Thea Raveneau, Helen Thomson, David Roberts, Darren Gilshenan, Max Jahufer, Ryan Morgan, Charlotte Chimes, Gary Sweet, Rachel Griffiths
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… moves and feels like a Hallmark movie.
It is always upsetting when an Australian film clearly has its heart in the right place, and yet, for a handful of reasons, does not hit in the way the creative team behind it expected it to.
A Savage Christmas marks the directorial debut of Madeleine Dyer, tackles multiple relevant and interesting social issues and is an Aussie-led Christmas film! However, the movie itself does nothing particularly new or interesting with these themes.
Set on Christmas Day in Queensland, the film’s main character – Davina (Thea Raveneau), a trans woman – returns to her family home for the first time since her transition three years earlier. Davina is accompanied by her trans partner, Kane (co-writer Max Jahufer), whose cultural differences throw Davina’s insanely Aussie parents (played by David Roberts and Helen Thomson) for a spin.
The parents appear as if they have never met a trans person before or ever interacted with someone who was not caucasian. There is a moment in which Kane shows the couple Sri Lankan curry, and the parents ask, “What is that?” in a stupidly derogatory way. It stems from an unrealistic place, especially in the now – that said, this is set in Queensland, but still.
The family is joined by Davina’s substance abusing brother James Jr (Ryan Morgan) and her sister Leia (Charlotte Chimes), who is going through a bitter divorce. Both storylines are half-baked, and not as cutting as they need to be.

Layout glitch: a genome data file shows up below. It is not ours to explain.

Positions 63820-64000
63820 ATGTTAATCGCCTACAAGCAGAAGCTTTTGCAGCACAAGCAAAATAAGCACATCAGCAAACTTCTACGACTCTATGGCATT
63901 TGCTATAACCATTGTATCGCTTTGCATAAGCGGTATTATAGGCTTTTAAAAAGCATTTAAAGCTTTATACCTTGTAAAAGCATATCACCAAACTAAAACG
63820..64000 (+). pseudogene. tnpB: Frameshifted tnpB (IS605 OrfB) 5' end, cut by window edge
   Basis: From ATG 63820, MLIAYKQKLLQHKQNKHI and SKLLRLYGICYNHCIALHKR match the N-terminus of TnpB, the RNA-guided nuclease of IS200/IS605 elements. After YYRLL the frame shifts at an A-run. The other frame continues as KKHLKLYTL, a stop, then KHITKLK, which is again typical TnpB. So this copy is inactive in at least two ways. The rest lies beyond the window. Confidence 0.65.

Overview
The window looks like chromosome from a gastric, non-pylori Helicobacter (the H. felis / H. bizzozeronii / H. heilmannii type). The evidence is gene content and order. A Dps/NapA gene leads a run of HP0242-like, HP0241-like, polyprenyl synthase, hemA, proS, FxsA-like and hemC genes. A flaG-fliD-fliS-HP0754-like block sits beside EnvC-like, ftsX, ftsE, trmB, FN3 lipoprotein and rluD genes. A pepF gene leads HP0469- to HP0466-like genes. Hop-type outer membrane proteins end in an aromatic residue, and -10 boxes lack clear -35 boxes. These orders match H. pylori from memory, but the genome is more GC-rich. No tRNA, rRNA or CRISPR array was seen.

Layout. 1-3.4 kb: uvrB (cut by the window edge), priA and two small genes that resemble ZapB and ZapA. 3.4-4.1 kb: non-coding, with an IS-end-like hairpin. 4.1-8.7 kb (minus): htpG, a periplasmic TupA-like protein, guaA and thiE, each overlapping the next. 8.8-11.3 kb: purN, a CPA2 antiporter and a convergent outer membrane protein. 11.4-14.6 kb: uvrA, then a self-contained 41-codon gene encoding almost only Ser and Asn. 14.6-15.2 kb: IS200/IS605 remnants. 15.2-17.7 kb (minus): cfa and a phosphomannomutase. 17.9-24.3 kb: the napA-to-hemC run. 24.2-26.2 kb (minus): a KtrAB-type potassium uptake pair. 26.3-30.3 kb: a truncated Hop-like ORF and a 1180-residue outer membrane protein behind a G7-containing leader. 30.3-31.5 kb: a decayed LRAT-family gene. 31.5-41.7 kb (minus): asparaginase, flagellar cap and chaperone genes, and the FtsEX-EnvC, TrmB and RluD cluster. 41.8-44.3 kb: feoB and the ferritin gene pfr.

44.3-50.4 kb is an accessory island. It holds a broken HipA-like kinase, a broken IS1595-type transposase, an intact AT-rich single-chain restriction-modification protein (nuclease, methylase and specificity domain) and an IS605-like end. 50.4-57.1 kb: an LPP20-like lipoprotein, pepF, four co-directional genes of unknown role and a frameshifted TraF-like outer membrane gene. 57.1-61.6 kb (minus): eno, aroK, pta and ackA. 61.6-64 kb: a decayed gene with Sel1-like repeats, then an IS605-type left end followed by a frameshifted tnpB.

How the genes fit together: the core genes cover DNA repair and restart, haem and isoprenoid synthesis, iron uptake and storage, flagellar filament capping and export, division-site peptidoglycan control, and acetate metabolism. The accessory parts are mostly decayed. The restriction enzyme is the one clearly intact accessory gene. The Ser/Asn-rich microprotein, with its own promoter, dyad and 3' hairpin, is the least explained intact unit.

A Savage Christmas moves and feels like a Hallmark movie. The comedy is obvious and cliched. The parents are out of touch, they do not care for pronouns, they are selfish and parade around their own success instead of being in touch with their children… It is stuff that audiences have all seen before, and Dyer and her co-writers do little to diversify their comedy or heartfelt moments in the movie. From the second the film starts, you can tell exactly what is going to happen.
The filmmaking itself is fine, though there are some terrible green screen ‘shots’, which speaks to the film’s low budget.
The creative team behind the project looked at movies like Silver Linings Playbook and Death at A Funeral as influence… But what those films both possess that A Savage Christmas does not, is purpose. What’s most bothersome is that there is not a hint of authenticity. It feels artificially created.
Of course, the parents don’t approve of the trans character and constantly refer to them by their deadname. Of course, there is a drunk uncle (Darren Gilshenan). Of course, the son is a Soundcloud rapper. And naturally, of course, by the end of the movie, all of these things will be resolved, and in the spirit of Christmas, the family will become closer. It’s just boring. It’s the stuff that you have seen a million times before, except this time, it’s sunny, bogan Queensland.
There are just not enough interesting aspects to the film, which is bitterly disappointing as Australian Christmases are unique, and have never really been given the ‘definitive’ feature film adaptation. Unfortunately, A Savage Christmas does not come close.